If you have been interested in or dabbling with learning data science, you no doubt have come across plot.ly charts and graphs on the web. Many articles on Medium and kernels on Kaggle use plotly to visualize data that you can interact with. You can see by the live plot below that you can mouse over data points and you will be shown the actual numbers.
The interactive chart below is actually a Dash application hosted on AWS/EC2 in an iFrame. The underlying charting is provided by plotly python api calls.
This is not all you will see. Notice the controls in the upper right hand corner when you hover over that area of the chart.
These controls signify that you are looking at a plotly chart which has a signature control set that you can suppress or enable in your code. In this case, we have not suppressed it.
This next interactive graph allows you to select a number of stocks by ticker and after pressing ‘select’ it will go get the data for those stocks in the time frame you specified and plot them in a comparison chart just as Yahoo/finance allows you to do.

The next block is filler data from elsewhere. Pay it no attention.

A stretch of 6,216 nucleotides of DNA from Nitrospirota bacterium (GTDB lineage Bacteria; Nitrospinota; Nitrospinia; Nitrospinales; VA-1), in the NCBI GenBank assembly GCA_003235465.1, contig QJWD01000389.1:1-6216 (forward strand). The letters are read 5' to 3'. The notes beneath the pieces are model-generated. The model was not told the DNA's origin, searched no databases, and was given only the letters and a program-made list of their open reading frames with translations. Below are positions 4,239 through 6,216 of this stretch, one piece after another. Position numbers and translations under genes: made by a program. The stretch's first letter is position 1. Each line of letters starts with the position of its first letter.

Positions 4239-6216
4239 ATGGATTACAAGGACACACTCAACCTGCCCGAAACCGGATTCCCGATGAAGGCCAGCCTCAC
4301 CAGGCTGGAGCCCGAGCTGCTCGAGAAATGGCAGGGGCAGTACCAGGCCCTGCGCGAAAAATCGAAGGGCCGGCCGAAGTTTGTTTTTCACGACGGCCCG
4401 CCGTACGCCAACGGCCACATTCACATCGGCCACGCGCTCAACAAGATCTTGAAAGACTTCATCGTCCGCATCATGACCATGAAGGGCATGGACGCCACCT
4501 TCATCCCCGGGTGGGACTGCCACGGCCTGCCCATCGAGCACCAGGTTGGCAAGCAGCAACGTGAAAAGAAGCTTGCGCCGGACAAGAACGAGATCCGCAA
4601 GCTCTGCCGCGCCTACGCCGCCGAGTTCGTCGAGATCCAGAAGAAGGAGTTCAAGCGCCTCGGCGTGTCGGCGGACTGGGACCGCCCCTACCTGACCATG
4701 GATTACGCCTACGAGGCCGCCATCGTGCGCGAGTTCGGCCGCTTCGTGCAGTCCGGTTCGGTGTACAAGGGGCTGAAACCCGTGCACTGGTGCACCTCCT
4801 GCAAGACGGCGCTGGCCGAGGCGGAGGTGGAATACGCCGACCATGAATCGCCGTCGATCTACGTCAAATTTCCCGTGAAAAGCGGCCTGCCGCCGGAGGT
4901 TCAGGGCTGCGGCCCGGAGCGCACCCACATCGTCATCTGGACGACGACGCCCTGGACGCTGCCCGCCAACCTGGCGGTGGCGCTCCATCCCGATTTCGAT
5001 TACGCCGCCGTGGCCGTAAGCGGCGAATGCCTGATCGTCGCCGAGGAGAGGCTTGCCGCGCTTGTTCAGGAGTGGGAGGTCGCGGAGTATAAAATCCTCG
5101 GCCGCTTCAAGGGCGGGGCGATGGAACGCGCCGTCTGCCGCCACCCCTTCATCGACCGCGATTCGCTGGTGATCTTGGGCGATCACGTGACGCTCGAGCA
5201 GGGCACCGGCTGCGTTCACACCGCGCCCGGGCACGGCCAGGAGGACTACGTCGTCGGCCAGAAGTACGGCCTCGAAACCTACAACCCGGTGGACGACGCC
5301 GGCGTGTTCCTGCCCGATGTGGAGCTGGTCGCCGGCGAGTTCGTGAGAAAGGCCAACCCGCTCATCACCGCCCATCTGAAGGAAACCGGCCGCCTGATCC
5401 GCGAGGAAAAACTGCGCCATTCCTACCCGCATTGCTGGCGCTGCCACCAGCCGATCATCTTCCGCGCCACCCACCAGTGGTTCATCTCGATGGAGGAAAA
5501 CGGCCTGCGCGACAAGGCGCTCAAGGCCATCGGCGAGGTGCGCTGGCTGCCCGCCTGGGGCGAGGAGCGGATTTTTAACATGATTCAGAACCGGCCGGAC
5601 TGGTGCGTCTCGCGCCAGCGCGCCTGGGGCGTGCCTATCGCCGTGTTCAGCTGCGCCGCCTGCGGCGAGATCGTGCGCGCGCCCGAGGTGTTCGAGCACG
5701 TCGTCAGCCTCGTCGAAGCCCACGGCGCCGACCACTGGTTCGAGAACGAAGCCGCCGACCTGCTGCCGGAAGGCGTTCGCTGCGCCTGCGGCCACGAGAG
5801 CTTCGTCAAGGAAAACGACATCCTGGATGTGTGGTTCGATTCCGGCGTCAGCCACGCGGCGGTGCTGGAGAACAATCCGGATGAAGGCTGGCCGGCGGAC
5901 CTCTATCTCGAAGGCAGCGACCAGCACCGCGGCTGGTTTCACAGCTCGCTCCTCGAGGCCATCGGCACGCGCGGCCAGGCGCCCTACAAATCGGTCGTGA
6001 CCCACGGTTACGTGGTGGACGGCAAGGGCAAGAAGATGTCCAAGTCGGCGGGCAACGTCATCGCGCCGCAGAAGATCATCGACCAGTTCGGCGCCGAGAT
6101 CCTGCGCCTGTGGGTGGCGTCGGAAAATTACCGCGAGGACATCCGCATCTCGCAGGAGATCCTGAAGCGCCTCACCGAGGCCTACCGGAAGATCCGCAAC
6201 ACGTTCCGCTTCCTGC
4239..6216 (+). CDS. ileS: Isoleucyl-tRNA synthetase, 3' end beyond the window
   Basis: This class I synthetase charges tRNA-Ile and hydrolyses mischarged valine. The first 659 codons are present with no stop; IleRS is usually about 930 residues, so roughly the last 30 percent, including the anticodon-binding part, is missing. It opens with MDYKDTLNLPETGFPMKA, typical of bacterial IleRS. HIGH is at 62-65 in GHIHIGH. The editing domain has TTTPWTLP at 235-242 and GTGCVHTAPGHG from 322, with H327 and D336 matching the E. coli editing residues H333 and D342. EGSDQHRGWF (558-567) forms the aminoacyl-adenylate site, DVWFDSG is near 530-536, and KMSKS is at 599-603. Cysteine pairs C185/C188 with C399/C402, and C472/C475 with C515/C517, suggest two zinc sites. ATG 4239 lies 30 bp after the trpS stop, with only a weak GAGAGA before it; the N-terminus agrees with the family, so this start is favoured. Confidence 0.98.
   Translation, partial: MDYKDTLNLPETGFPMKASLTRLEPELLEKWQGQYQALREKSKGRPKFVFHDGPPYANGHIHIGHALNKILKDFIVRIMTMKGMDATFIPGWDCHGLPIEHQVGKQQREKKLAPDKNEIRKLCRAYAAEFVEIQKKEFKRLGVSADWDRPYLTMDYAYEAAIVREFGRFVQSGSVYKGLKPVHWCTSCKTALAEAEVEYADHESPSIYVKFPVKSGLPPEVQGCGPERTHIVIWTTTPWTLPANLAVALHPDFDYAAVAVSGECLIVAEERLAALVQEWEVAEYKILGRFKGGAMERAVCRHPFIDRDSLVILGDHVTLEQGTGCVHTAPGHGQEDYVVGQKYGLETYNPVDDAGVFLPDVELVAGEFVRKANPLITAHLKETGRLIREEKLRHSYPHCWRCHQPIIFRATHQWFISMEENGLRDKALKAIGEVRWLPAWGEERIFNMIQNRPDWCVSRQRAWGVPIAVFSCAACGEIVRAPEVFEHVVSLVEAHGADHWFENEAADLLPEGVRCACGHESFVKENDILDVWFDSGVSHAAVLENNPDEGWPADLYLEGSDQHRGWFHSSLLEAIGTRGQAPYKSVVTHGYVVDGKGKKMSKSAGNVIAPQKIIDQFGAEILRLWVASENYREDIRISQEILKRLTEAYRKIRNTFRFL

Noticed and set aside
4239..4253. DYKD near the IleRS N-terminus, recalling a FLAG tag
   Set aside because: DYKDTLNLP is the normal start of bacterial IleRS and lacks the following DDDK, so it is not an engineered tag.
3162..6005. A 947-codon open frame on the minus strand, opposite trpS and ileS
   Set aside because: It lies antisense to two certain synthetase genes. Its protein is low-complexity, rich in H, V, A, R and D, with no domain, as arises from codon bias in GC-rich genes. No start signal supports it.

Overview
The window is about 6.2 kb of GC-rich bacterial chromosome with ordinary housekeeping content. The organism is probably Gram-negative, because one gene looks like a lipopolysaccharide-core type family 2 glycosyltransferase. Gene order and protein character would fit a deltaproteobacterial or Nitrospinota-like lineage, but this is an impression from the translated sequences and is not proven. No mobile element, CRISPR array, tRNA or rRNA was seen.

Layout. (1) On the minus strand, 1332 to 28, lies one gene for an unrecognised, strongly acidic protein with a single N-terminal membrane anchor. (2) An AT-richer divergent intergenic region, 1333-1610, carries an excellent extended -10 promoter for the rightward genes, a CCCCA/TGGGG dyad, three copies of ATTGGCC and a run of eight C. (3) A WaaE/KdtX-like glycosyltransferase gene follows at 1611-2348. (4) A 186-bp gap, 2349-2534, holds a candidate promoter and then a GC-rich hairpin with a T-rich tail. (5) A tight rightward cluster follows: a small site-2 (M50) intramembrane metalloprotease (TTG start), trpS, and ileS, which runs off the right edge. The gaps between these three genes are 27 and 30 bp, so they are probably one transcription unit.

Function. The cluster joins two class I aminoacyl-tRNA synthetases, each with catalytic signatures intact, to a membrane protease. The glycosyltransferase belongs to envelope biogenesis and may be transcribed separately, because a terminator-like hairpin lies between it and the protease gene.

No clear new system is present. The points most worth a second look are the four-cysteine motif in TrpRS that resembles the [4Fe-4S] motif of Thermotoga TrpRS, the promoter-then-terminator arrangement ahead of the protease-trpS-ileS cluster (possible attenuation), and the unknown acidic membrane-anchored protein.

This chart is completely styled by CSS and organized in Div’s using inline HTML inside the python code. Underlying the charting is the Plot.ly python library which has an extensive API of charting and graphing that surpasses Matplotlib and in many ways, Seaborn. Alongside the charting functions is plotly.js which provides the live interaction you see in the static graphs. Dash takes this to another level by adding a Flask web server and react.js bindings to provide very fast and efficient callback capability for interactive controls which are completely customizable.
The reason for discussing Dash when I am outlining the plot.ly framework is that you can learn plot.ly’s API and essentially stop there. But if you plan to host interactive charts in the cloud , you will want to add Dash concepts to your path. It will not be a large lift to go from Plot.ly to Dash.